• @CodeCaster: Why are people so afraid of revenge-votes? I've never had one, and I do leave comments explaining my downvotes. I do try to be helpful in the comment if possible, since I've already spent the time reading what I'm commenting on to be sure it deserves the downvote. Is revenge-voting only a thing in more popular tags? I usually hang out in the asm / x86 tags, since that's a rarer area of expertise where I feel like if I don't post good answers, it might not happen at all for some worthwhile questions. I don't think one or two downvotes would stop me anyway. – Peter Cordes Feb 25 '16 at 10:34
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    @Peter it is very common in the C# tag, at least. I'm not afraid of them, I have some reputation points to spare, but it just sucks that quite some users cannot take constructive criticism. They see any criticism on their crappy code as a direct attack on themselves, and refuse to learn anything from any information thrown at them. Well, it's their loss. – CodeCaster Feb 25 '16 at 10:37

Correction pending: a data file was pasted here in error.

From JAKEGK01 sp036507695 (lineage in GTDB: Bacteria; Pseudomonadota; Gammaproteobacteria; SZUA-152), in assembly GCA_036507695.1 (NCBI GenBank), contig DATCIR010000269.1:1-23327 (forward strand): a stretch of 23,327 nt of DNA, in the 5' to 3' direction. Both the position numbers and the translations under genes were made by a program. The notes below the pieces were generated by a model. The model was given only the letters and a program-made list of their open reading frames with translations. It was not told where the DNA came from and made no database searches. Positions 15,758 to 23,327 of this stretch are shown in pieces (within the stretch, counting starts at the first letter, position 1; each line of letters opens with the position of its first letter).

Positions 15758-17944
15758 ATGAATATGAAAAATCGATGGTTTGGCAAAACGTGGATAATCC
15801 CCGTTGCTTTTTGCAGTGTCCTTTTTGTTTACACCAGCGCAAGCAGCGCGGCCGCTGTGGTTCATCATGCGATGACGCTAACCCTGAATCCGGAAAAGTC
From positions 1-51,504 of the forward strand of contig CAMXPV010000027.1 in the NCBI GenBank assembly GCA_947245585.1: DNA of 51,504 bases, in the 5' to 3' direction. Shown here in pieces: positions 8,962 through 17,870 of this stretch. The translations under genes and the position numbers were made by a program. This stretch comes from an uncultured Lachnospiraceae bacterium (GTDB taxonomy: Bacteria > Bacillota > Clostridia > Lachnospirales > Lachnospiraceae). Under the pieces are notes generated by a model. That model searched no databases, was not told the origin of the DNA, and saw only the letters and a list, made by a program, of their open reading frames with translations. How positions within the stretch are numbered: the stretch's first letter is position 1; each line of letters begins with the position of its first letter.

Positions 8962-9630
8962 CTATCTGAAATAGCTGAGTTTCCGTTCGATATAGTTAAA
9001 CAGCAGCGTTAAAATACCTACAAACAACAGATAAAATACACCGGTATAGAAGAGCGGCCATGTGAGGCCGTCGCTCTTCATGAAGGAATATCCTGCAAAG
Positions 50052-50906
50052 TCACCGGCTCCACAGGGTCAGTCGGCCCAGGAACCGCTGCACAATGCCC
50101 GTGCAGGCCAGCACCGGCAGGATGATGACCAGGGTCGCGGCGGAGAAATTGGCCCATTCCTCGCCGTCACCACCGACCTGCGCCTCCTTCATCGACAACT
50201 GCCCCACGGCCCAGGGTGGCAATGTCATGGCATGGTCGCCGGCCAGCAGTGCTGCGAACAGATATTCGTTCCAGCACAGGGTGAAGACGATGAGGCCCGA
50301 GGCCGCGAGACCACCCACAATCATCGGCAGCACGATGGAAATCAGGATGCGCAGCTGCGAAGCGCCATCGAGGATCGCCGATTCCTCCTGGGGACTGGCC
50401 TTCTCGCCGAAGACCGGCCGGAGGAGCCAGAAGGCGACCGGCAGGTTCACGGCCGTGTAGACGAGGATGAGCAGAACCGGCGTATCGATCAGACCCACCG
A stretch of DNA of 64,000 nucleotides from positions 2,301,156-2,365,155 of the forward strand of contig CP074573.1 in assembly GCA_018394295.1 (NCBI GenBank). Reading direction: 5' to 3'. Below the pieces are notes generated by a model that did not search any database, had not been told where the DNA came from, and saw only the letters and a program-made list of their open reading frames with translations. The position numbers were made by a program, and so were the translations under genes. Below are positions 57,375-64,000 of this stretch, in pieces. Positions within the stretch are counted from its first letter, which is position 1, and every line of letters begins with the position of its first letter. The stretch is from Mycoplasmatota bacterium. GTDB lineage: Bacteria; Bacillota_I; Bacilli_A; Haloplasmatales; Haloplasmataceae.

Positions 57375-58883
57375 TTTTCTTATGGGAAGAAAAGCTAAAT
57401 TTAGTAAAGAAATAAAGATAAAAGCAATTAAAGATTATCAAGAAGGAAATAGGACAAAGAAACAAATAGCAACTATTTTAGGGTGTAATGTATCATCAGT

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    "... because posting an answer requires the least effort and has the highest (reputation) yields." - You say it like taking the least effort is a bad thing. An answer that may solve the problem has 2 outcomes: 1) It solves the problem and the OP leaves feedback letting me know 2) It doesn't solve the problem and the OP leaves feedback letting me know. If I leave a comment asking for further clarification it only gives outcome 2 meaning I will definitely need to come back, taking me away from helping the next person. Note once the issue is resolved I'll tidy my answer to be specific. – RyanfaeScotland Feb 25 '16 at 10:41